Essay Prize

The Katherine Mansfield Society is pleased to announce its annual essay prize competition for 2017, open to all, on the subject of:




The winner will receive a cash prize of £200 and the winning essay will be considered for publication in Katherine Mansfield Studies, the peer-reviewed yearbook of the Katherine Mansfield Society, published by Edinburgh University Press.


  The distinguished panel of judges will comprise:

Professor Christine Froula 
Northwestern University, USA, Chair of the Judging Panel 

Stuart N. Clarke
Chief Editor, Virginia Woolf Bulletin, Virginia Woolf Society of Great Britain

Professor Christine Reynier
Université Paul-Valéry, Montpellier III; Founder, Société d'Etudes Woolfiennes

Dr Kathryn Simpson
Cardiff Metropolitan University; Co-Editor, Virginia Woolf Miscellany 86 (2014-2015), special issue on Virginia Woolf and Katherine Mansfield

Essays that address any aspect of the relationship between Katherine Mansfield and Virginia Woolf are welcomed. The full CFP for this volume can be viewed on our website:

Submissions of between 5000–6000 words (inclusive of endnotes), in Word format, Times New Roman 12 point, double-line spaced, using MHRA style referencing, should be emailed to the Guest Editor for this volume, Professor Christine Froula, accompanied by an abstract, keywords, and 50 word biography: 

A detailed MHRA style guide is available from the Katherine Mansfield Society website:



Download 2017 Essay Prize details as a PDF



The Katherine Mansfield Society is delighted to announce that this year's £200 essay prize, on the theme of ‘Katherine Mansfield and Russia’, has been awarded to Professor David Rampton. The judges who came to this decision, having evaluated a strong group of excellent entries, were: Dr Rebecca Beasley (The Queen’s College, University of Oxford), Professor Claire Davison (Sorbonne Nouvelle), and Dr Joanna Woods (author of Katerina: The Russian World of Katherine Mansfield).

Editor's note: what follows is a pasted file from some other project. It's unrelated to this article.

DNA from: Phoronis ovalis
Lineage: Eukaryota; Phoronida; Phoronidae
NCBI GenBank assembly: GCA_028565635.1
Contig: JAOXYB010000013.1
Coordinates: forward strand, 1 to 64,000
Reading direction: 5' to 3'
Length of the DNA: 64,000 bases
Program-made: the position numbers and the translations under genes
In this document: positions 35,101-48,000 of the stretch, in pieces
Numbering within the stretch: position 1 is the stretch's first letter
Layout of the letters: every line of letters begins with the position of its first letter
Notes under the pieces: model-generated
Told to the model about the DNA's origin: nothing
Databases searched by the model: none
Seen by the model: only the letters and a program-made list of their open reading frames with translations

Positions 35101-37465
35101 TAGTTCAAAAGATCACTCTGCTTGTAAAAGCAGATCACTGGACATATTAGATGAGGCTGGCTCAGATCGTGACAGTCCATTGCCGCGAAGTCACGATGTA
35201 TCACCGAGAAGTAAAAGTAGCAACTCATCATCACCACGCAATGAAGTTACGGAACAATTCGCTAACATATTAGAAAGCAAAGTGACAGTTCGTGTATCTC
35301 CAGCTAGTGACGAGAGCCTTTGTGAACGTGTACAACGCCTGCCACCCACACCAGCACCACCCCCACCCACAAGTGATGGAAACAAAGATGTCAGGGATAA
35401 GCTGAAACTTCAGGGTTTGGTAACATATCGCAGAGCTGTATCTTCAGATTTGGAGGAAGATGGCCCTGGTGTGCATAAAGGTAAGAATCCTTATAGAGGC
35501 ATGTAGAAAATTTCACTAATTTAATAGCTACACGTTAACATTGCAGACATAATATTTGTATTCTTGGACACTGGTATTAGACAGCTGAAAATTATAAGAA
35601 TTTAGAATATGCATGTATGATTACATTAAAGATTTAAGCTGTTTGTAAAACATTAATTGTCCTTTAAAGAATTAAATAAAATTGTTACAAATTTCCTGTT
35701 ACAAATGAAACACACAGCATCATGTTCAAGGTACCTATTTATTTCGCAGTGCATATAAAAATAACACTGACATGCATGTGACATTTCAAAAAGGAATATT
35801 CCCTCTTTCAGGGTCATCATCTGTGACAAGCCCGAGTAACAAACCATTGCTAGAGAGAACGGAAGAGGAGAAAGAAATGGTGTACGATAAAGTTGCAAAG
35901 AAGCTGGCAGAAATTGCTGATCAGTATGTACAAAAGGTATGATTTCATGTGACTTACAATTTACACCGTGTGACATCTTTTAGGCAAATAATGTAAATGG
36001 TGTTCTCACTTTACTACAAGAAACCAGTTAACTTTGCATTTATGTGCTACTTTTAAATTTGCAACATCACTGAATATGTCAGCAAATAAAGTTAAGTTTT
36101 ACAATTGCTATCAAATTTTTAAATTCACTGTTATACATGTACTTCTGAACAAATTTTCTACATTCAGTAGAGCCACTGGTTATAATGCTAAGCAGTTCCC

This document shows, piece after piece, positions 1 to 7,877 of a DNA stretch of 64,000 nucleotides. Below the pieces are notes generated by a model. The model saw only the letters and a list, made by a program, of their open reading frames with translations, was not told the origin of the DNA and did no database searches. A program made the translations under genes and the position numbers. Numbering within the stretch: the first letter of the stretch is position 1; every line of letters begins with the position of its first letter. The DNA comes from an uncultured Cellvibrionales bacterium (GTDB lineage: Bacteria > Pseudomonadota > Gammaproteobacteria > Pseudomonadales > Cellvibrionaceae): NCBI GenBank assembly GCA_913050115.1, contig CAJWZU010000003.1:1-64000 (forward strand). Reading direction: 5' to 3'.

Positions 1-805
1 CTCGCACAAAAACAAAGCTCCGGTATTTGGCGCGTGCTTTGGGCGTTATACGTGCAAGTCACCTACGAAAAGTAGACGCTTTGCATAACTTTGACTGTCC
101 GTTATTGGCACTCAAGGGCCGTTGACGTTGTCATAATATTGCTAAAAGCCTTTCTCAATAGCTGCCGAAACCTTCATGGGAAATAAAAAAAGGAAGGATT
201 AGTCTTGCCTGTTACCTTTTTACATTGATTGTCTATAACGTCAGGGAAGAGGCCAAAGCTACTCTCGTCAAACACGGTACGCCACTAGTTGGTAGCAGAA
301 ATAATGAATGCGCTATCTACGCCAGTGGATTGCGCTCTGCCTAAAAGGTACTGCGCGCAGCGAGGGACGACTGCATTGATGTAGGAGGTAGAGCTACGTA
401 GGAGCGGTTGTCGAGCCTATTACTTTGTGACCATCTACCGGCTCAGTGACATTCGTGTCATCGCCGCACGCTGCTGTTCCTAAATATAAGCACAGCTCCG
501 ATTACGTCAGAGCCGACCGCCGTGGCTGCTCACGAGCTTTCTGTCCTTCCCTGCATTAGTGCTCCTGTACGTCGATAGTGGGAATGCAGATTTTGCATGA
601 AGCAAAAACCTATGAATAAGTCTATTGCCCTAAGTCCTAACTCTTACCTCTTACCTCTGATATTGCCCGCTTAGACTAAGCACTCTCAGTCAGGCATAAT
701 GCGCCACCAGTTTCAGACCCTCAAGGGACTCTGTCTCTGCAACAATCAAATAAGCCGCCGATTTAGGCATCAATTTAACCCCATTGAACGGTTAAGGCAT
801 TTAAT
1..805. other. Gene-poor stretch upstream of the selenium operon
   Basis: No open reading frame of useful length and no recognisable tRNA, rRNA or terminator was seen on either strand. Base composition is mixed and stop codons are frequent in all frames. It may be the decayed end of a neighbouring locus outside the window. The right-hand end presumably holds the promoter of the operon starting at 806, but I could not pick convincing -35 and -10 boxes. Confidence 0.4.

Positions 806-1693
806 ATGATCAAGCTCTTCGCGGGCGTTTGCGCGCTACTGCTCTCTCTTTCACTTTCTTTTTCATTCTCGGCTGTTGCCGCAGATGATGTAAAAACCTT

Chair of the Judging Panel, Professor Galya Diment (University of Washington, Seattle), commented, summarizing the panel’s reactions: ‘David Rampton’s essay, “Underground Men” sheds new light on a much discussed short story, “Je ne parle pas français” and Dostoevsky’s Notes from Underground. It goes beyond any existing criticism and is particularly interesting at its moments of close analysis, which are always convincing – and appealingly open – rather than just stating or interpreting. Such reading reveals some of the more shady spaces of this well-known Mansfield story. The essay is original, nuanced, beautifully written, and fully worthy of the prize.’ The essay will be published next year in Katherine Mansfield and Russia, volume 9 of Katherine Mansfield Studies, the annual yearbook of the Katherine Mansfield Society, published by Edinburgh University Press.

David Rampton is Professor of English at the University of Ottawa, Canada. He served as Chair of the Department of English from 2002-2007. A specialist in American and Comparative Literature, his publications include studies of the work of Vladimir Nabokov and William Faulkner. He has edited a number of anthologies, including The Government Inspector and Other Works (2014) and Notes From Underground and Other Stories (2015).